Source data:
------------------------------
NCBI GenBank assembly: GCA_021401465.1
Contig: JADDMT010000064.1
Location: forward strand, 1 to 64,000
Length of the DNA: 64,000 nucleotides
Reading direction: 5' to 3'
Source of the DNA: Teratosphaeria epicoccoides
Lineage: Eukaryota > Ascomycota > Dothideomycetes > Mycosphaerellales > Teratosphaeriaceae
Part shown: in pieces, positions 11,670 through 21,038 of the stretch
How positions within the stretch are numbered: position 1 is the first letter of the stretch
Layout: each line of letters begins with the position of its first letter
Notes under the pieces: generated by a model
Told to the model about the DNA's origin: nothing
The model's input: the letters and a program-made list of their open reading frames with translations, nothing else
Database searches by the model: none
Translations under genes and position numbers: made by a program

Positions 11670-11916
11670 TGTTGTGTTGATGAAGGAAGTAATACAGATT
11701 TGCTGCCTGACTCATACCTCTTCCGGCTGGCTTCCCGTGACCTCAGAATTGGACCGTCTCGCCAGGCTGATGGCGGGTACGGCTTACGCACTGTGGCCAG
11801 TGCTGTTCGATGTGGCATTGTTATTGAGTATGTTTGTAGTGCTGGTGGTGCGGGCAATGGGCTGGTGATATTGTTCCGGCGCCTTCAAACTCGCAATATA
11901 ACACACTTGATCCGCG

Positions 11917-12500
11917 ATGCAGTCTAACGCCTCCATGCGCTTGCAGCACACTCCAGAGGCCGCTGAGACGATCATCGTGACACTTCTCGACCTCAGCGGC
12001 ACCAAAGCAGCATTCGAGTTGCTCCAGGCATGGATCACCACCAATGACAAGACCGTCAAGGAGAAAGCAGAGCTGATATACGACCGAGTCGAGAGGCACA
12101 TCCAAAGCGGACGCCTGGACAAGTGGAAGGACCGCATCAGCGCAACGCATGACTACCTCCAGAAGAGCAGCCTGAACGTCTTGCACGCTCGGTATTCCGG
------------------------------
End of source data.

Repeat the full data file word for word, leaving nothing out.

NCBI GenBank assembly: GCA_021401465.1
Contig: JADDMT010000064.1
Location: forward strand, 1 to 64,000
Length of the DNA: 64,000 nucleotides
Reading direction: 5' to 3'
Source of the DNA: Teratosphaeria epicoccoides
Lineage: Eukaryota > Ascomycota > Dothideomycetes > Mycosphaerellales > Teratosphaeriaceae
Part shown: in pieces, positions 11,670 through 21,038 of the stretch
How positions within the stretch are numbered: position 1 is the first letter of the stretch
Layout: each line of letters begins with the position of its first letter
Notes under the pieces: generated by a model
Told to the model about the DNA's origin: nothing
The model's input: the letters and a program-made list of their open reading frames with translations, nothing else
Database searches by the model: none
Translations under genes and position numbers: made by a program

Positions 11670-11916
11670 TGTTGTGTTGATGAAGGAAGTAATACAGATT
11701 TGCTGCCTGACTCATACCTCTTCCGGCTGGCTTCCCGTGACCTCAGAATTGGACCGTCTCGCCAGGCTGATGGCGGGTACGGCTTACGCACTGTGGCCAG
11801 TGCTGTTCGATGTGGCATTGTTATTGAGTATGTTTGTAGTGCTGGTGGTGCGGGCAATGGGCTGGTGATATTGTTCCGGCGCCTTCAAACTCGCAATATA
11901 ACACACTTGATCCGCG

Positions 11917-12500
11917 ATGCAGTCTAACGCCTCCATGCGCTTGCAGCACACTCCAGAGGCCGCTGAGACGATCATCGTGACACTTCTCGACCTCAGCGGC
12001 ACCAAAGCAGCATTCGAGTTGCTCCAGGCATGGATCACCACCAATGACAAGACCGTCAAGGAGAAAGCAGAGCTGATATACGACCGAGTCGAGAGGCACA
12101 TCCAAAGCGGACGCCTGGACAAGTGGAAGGACCGCATCAGCGCAACGCATGACTACCTCCAGAAGAGCAGCCTGAACGTCTTGCACGCTCGGTATTCCGG